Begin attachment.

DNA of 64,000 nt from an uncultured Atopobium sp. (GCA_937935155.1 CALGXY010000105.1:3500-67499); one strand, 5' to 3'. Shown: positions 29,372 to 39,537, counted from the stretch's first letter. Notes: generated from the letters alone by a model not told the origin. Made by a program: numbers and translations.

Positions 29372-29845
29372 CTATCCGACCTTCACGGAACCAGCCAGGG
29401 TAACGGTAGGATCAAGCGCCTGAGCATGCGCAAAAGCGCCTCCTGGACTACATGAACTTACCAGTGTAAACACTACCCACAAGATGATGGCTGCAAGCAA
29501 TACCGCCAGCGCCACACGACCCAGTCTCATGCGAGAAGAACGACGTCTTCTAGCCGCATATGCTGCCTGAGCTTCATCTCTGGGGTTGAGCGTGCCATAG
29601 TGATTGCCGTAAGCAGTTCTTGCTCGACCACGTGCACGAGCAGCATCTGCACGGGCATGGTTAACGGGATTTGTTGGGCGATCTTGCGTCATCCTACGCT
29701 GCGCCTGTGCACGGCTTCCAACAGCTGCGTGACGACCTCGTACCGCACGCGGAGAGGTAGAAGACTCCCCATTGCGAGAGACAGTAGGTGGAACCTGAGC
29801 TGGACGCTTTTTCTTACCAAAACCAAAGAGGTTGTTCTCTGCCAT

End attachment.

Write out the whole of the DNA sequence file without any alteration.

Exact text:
DNA of 64,000 nt from an uncultured Atopobium sp. (GCA_937935155.1 CALGXY010000105.1:3500-67499); one strand, 5' to 3'. Shown: positions 29,372 to 39,537, counted from the stretch's first letter. Notes: generated from the letters alone by a model not told the origin. Made by a program: numbers and translations.

Positions 29372-29845
29372 CTATCCGACCTTCACGGAACCAGCCAGGG
29401 TAACGGTAGGATCAAGCGCCTGAGCATGCGCAAAAGCGCCTCCTGGACTACATGAACTTACCAGTGTAAACACTACCCACAAGATGATGGCTGCAAGCAA
29501 TACCGCCAGCGCCACACGACCCAGTCTCATGCGAGAAGAACGACGTCTTCTAGCCGCATATGCTGCCTGAGCTTCATCTCTGGGGTTGAGCGTGCCATAG
29601 TGATTGCCGTAAGCAGTTCTTGCTCGACCACGTGCACGAGCAGCATCTGCACGGGCATGGTTAACGGGATTTGTTGGGCGATCTTGCGTCATCCTACGCT
29701 GCGCCTGTGCACGGCTTCCAACAGCTGCGTGACGACCTCGTACCGCACGCGGAGAGGTAGAAGACTCCCCATTGCGAGAGACAGTAGGTGGAACCTGAGC
29801 TGGACGCTTTTTCTTACCAAAACCAAAGAGGTTGTTCTCTGCCAT